Skullduggery

"Alas, poor Yorick! I knew him well ... a man of infinite jest."

So says Hamlet as he holds Yorick's skull in Shakespeare's Hamlet, Prince of Denmark*, perhaps the most celebrated appearance of a human skull on stage ... at least, in the English language, that is.

Let us consider the human skull, and its contents...

 

Skull Item #1

The medical field has just announced a rather remarkable discovery. After months of research, experts have determined that inside the human skull is an organ which they are calling the "brain" - for lack of a better term - from the Greek word "brechmos" meaning gross, gooey, mass of mushy gray matter. This "brain" is apparently part of the nervous system, and it is believed that all human thought originates in this wondrous skullbound organ.

In other medical news, scientists have announced the discovery of a fifth finger resting just to the right (or left, depending on the hand) of the ring finger. They have named this fifth finger the "pinky" for its discoverer, Dr. J.T. Pinkerton. Asked why this fifth finger has eluded the medical world until now, Dr. I.B. Flipp, the discoverer of the middle finger, could only say, "Gee, I guess we missed that one!"

 

Skull Item #2

My doctor tells me that I suffer from a rare medical problem known as "pre-logical thinking." Basically, it means that I am unable to distinguish between the natural world and the supernatural realm. This causes great problems in my daily life, as I am unable to determine the boundaries between what is real and what is unreal.

The impact of my handicap manifests itself in many ways ... most typically when I go out for dinner and upon leaving the restaurant am utterly and completely convinced that I have left a 20% tip on the table when in fact all I have left behind is a neatly folded napkin and a coupon for one free car wash with a fill up of super unleaded (eight gallon minimum).

Interesting, I also I suffer from an even rarer psychological disorder known in medical circles as "pre-logical shopping," which means that I am unable to distinguish between the natural world and a supermarket. Apparently it's the produce section that causes the confusion ... the romaine lettuce counter in particular.

 

Skull Item #3

There are those who study skulls ... an honorable profession I am sure. After all, we have enough mailmen and landscapers and fishermen and those people who paint the yellow lines on highways, so it's good to know that there are those who can make an honest living studying the human cranium.

Measuring the human skull is key to determining a number of things, such as how large a begonia you can transplant in it without the danger of root rot. The dimensions of the human skull fall into three categories according to experts, depending on its breadth-to-length ratio:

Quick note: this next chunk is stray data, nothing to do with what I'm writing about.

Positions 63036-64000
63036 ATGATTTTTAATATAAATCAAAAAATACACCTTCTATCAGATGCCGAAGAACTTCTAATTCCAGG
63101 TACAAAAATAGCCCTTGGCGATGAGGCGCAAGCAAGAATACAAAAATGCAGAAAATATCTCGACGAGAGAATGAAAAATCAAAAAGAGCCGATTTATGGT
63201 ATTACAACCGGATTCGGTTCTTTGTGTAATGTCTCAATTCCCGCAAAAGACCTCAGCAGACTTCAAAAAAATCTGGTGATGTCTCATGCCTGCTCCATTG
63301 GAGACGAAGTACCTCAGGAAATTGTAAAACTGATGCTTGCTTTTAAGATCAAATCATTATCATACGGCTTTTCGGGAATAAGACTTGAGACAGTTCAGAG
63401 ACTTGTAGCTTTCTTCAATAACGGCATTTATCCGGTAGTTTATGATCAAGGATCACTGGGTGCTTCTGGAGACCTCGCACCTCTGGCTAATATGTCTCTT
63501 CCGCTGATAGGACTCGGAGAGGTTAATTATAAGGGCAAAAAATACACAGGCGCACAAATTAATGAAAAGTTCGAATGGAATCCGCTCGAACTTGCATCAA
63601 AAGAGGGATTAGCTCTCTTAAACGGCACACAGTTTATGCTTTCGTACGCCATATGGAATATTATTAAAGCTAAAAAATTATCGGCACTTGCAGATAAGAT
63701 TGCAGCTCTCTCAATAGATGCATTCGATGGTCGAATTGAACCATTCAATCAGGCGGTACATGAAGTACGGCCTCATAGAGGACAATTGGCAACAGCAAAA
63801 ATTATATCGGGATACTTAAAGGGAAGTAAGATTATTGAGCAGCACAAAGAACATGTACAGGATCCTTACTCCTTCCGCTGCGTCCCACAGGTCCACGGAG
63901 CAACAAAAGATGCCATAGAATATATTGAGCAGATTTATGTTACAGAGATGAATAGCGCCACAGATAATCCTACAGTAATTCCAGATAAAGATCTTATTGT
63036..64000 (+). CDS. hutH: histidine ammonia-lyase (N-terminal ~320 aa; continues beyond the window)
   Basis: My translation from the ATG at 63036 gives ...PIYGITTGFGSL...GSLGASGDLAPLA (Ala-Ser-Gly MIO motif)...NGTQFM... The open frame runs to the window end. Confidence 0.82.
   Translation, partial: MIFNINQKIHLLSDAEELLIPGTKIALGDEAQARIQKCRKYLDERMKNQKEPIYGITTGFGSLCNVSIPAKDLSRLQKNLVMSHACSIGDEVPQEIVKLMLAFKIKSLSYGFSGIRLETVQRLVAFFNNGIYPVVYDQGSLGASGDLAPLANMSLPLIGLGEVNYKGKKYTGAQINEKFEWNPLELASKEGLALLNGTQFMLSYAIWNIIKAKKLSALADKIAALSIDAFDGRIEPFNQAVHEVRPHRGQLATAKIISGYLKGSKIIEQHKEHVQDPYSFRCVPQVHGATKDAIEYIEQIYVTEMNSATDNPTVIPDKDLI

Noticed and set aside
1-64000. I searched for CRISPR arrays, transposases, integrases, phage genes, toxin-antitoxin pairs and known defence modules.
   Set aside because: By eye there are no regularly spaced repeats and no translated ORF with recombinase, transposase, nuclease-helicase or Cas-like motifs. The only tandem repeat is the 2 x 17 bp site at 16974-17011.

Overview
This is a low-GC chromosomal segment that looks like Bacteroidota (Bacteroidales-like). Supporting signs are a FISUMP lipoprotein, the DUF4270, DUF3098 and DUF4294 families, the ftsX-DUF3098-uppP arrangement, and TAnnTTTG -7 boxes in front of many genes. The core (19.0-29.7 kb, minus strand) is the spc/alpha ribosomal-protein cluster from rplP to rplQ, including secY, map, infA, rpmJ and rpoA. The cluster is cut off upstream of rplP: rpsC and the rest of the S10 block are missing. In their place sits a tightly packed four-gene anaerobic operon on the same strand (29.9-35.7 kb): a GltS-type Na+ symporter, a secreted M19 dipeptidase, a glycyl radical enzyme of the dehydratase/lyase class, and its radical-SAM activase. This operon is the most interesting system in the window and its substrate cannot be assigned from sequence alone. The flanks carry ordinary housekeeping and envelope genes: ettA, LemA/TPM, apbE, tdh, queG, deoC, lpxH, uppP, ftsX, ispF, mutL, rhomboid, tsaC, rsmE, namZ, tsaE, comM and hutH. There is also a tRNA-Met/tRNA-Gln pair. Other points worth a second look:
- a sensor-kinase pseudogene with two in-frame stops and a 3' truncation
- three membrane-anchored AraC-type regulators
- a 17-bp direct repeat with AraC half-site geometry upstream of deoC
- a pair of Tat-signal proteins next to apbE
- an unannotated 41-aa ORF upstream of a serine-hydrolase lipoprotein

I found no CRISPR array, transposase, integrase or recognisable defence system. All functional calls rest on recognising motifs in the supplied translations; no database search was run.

"Dolichocephalic" is the term used for a skull with a breadth which is less than 75% of its length. "Brachycephalic" skulls have a breadth greater than 80% of its length. And "Mesocephalic" is a skull with a breadth between 75-80%. This is where most of us fall.

So gardeners, a good tip to remember is to use a brachycephalic skull for plantings with a healthy root system.  And use dolichocephalic for small flowers and for starting plants that you plan on transplanting outside in the spring. For further gardening tips, please refer to your local garden shop ... or your local neurologist.

 

Skull Item #4

The oldest human (Homo sapiens) skull was discovered in Ethiopia. It was initially thought to be 160,000 years old, but further testing has dated it closer to 200,000 years old.

Skull fossils of human ancestors have been carbon dated back as far as 4 million years. Perhaps the most famous of these discoveries was of "Lucy" (Australopithecus afarensis), unearthed in 1974 at Ethiopia's Awash Valley, determined to be circa 3.2 million years old ... although birth records show that she was actually born in Scranton, Pennsylvania in 1901. 

 

Jack Sheedy

* From a newly adapted stage version of Hamlet:   "To be, or not to be, that is the question, whether it is nobler in the mind to suffer the slings and arrows of outrageous fortune ... or to take a job paying minimum wage, lousy benefits, and weekend and evening hours!

 

CapeCodToday.com welcomes thoughtful comments and the varied opinions of our readers. We are in no way obligated to post or allow comments that our moderators deem inappropriate. We reserve the right to delete comments we perceive as profane, vulgar, threatening, offensive, racially-biased, homophobic, slanderous, hateful or just plain rude. Commenters may not attack or insult other commenters, readers or writers. Commenters who persist in posting inappropriate comments will be banned from commenting on CapeCodToday.com.